Posts tagged with "Mini Golf":

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Mini golf on Park Avenue? Architects say it's possible

Mini golf is not an activity usually associated with New York's Park Avenue. But at the behest of a real estate company, that's what a pair of architects have proposed for the grassy medians that divide the avenue, one of Manhattan's most prestigious streets.

Fisher Brothers, a real estate firm with deep ties to Midtown East, recently sponsored a competition to rethink the Park Avenue medians in the neighborhood. More than 150 urban planners, landscape architects, and architects submitted proposals that ranged from reasonably do-able to fantastically ambitious: In addition to mini-golf idea, other winning plans included a mid-avenue aquarium, pictured below, and an elevated park, kind of like a High Line crossed with SANAA's Grace Farms.

For their part, Michelle Schrank and Dijana Milojevic, the architects behind the putt-putt idea, would like to see a mini-golf course installed from from 46th to 57th streets.

Fisher Brothers will fête its winner with a $25,000 prize, but the people will get to vote on all 17 entries in a separate competition. The victor there will score a $5,000 prize, the New York Times reported.

While it's not unheard of for real estate execs to sponsor design competitions, Fisher Brothers doesn't actually own the medians—the city does.

"The point is not necessarily to create the practical idea that will get funded and built," competition jury member Vishaan Chakrabarti, founding principal of Practice for Architecture and Urbanism, told the Times. "The point is to focus our attention on things that are right in front of us and the possibilities there are."

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James Stirling's No. 1 Poultry will soon have a mini golf range

Some may say it is par for the course for postmodern architecture to be allied with gimmicks and today, it seems those who do have cause for delight: James Stirling's No.1 Poultry in London looks set for a mini golf complex on its ground floor.
The endeavor is courtesy of Puttshack, a firm which claims to be the first "super tech" indoor mini golf experience provider. Plans for what the mini golf trials will be can only be seen in the sketches provided, however, Pomo putters can still dream of a course based on the site plan of Aldo Rossi's San Cataldo Cemetery (which would be amazing, let's be honest) or a homage to Michael Graves' Steigenberger Golf Resort in Egypt.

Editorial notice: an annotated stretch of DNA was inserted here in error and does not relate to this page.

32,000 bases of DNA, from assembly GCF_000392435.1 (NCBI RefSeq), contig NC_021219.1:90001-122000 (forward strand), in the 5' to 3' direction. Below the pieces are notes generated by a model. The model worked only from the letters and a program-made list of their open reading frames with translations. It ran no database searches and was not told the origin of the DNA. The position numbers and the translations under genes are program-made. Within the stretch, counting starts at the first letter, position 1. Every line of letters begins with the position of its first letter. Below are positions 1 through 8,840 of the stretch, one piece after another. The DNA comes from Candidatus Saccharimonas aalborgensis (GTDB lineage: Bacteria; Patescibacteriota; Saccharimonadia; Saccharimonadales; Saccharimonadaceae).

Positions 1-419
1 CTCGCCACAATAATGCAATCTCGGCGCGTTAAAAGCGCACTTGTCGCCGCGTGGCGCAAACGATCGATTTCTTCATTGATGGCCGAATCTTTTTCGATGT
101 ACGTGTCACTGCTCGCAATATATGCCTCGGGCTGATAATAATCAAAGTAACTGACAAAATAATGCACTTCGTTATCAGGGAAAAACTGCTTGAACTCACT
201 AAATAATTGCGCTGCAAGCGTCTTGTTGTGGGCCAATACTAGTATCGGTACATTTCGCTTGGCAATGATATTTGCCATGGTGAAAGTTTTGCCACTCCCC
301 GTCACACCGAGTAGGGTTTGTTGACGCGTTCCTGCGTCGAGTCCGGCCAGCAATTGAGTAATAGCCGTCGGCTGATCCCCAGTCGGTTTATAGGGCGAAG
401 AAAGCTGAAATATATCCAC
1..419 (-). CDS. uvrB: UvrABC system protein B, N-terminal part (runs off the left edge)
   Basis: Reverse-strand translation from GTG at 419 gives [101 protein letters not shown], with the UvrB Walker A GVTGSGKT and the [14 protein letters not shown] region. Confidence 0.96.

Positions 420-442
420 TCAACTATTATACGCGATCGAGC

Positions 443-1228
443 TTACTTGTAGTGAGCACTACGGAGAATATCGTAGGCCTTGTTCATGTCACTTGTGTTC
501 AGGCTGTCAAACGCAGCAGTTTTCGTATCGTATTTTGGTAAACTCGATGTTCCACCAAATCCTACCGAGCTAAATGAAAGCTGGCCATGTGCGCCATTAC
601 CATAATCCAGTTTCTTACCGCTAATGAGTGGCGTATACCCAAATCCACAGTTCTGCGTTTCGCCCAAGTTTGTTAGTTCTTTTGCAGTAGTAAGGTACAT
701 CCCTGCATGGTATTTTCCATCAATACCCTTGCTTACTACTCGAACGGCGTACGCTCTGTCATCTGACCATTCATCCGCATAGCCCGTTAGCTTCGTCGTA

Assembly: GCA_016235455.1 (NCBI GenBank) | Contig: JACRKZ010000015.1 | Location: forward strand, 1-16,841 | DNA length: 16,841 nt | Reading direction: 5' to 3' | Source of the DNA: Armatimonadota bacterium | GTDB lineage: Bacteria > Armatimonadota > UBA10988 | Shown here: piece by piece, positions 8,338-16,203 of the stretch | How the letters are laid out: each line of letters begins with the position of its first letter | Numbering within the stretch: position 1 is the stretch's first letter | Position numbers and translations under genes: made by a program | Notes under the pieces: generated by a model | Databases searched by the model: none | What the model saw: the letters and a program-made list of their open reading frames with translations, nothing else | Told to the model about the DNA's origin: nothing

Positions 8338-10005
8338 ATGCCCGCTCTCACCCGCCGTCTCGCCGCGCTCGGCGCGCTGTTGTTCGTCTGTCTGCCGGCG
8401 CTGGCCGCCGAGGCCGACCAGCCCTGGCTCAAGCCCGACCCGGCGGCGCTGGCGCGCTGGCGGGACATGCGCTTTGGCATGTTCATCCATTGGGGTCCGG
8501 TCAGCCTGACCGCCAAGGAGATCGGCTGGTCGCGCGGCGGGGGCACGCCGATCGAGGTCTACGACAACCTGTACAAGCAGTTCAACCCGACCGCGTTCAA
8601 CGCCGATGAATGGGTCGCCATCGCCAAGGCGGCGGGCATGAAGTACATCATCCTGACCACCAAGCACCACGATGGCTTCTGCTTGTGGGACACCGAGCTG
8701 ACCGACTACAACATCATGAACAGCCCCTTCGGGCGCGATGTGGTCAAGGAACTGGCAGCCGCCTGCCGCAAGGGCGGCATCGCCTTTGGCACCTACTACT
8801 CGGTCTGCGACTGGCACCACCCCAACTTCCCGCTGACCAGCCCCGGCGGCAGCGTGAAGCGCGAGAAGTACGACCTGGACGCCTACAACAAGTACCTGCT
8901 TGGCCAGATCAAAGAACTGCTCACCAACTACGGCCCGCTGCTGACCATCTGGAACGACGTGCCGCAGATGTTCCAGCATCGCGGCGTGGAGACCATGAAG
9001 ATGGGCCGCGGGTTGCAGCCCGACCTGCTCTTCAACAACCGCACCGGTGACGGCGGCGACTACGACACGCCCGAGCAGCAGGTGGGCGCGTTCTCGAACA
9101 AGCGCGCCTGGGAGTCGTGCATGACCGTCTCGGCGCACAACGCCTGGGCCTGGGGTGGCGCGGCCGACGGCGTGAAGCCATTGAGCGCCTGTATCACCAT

Puttshack's complex appears to come with an island bar and tables for dining and will ultimately be an after-work venue for those in the city. As for the real clubbing going on, Puttshack ensures there will be no fowl play when going for a Poultry birdie—its ball tracking and scoring technology uses a mini-computer inside the golf ball to monitor and share video highlights from each round.
"I’ve always wanted to locate a social entertainment concept in the heart of the city, and there could not be a better location than the symbolic No 1 Poultry address," said Adam Breeden, founder and CEO of Bounce, one of the companies behind Puttshack in a press release. "The area has been up and coming for a long time now and with the introduction of Puttshack it finally establishes itself as a truly varied and vibrant London destination," he added.
Built in 1998, Stirling's iconic work was the first postmodern building in the U.K. to be landmarked and, it was the country's youngest landmark, as well. Residing above Puttshack will be the new WeWork offices, which are slated for completion this March. Those renovations will also refurbish the building's famed staircase.
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Materials & Applications brings experimental architecture to the L.A. public through mini golf

Materials & Applications (M&A), a Los Angeles–based nonprofit dedicated to building a public culture of experimental architecture, recently took over a vacant lot in L.A.’s Echo Park to install the products of a year-long competition for its latest initiative, “TURF: A Mini-Golf Project.” The open-to-the-public mini-golf installation features contributions from a wide slew of young, creative practices, all focused on designing compelling golf holes. They are the result of a lengthy competition, selection, and fabrication process aimed at citing contemporary L.A.’s partisan development battles within the complicated terrain of a mini-golf course.